More recently, Hayes and his partner, Oliver Sacks, the brilliant neurologist and writer, began swimming “whenever we could—in cold mountain lakes, in salty seas, and in New York’s overchlorinated public pools.” After Sacks died, in 2015, Hayes lost his passion for exercise. When he first went back to it, he was mainly attempting to regulate his weight and blood pressure, both of which had crept up. But, when he started to swim again, he soon recovered the intrinsic rhythms; his body remembered how to do a dolphin kick, his mind how to wander. As I read Hayes’s account, his lightheartedness made me think of certain kinds of movement that we indulge in as kids but very seldom revisit as adults. Skipping, for instance, which looks ridiculous but is hella fun. Or rolling like a barrel down a grassy hill. Hayes doesn’t do either of those, but he does try running naked, which was how athletes competed in the original Olympics. At Sacks’s house in the country one day, Hayes runs down the quarter-mile driveway and back in the buff. In case you were wondering, “there was some jostling down below,” he reports, “but within seconds my testicles retracted and scrotum followed, as if shrink-wrapping my balls,” and he soon finds himself “sporting nature’s own jockstrap.”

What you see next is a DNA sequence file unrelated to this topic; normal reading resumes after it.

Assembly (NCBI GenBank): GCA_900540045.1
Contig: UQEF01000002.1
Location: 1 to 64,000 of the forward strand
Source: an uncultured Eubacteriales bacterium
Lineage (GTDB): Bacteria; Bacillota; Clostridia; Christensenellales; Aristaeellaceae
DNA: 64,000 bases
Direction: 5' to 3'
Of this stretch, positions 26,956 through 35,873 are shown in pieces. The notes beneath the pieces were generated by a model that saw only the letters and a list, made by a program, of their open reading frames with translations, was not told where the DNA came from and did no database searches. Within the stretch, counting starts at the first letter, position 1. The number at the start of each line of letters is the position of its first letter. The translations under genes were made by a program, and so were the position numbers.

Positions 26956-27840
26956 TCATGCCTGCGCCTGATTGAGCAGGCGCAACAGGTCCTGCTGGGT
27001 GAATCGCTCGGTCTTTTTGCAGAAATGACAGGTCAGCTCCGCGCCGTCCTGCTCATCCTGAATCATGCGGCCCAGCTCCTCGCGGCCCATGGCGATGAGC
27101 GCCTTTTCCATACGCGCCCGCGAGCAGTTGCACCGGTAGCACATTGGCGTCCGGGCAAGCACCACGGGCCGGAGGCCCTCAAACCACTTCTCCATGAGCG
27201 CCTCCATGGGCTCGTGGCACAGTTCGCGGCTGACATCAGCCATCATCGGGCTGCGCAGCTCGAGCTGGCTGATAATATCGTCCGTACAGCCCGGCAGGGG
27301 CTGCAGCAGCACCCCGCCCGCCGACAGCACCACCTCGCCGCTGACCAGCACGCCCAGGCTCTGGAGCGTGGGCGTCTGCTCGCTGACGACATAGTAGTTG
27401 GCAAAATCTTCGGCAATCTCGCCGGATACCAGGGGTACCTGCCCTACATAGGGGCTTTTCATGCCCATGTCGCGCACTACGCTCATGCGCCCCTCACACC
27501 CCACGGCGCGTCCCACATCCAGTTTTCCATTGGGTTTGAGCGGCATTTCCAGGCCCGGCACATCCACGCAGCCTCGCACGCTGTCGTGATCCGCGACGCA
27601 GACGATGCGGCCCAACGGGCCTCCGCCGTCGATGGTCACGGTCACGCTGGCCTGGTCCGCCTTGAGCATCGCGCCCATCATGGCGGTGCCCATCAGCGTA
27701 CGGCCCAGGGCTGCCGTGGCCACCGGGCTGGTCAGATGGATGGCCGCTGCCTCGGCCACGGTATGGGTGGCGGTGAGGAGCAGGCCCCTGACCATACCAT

So that’s how they managed at Marathon! The experiment proves “vital, wild, powerful.” For many of us, with our gym memberships, our wearable technology, and our hopescrolling through longevity research and dieting tips, joy in movement is no longer the primary motivation to exercise. Hayes’s exuberant book tells us what awaits if we can only make it so. ♦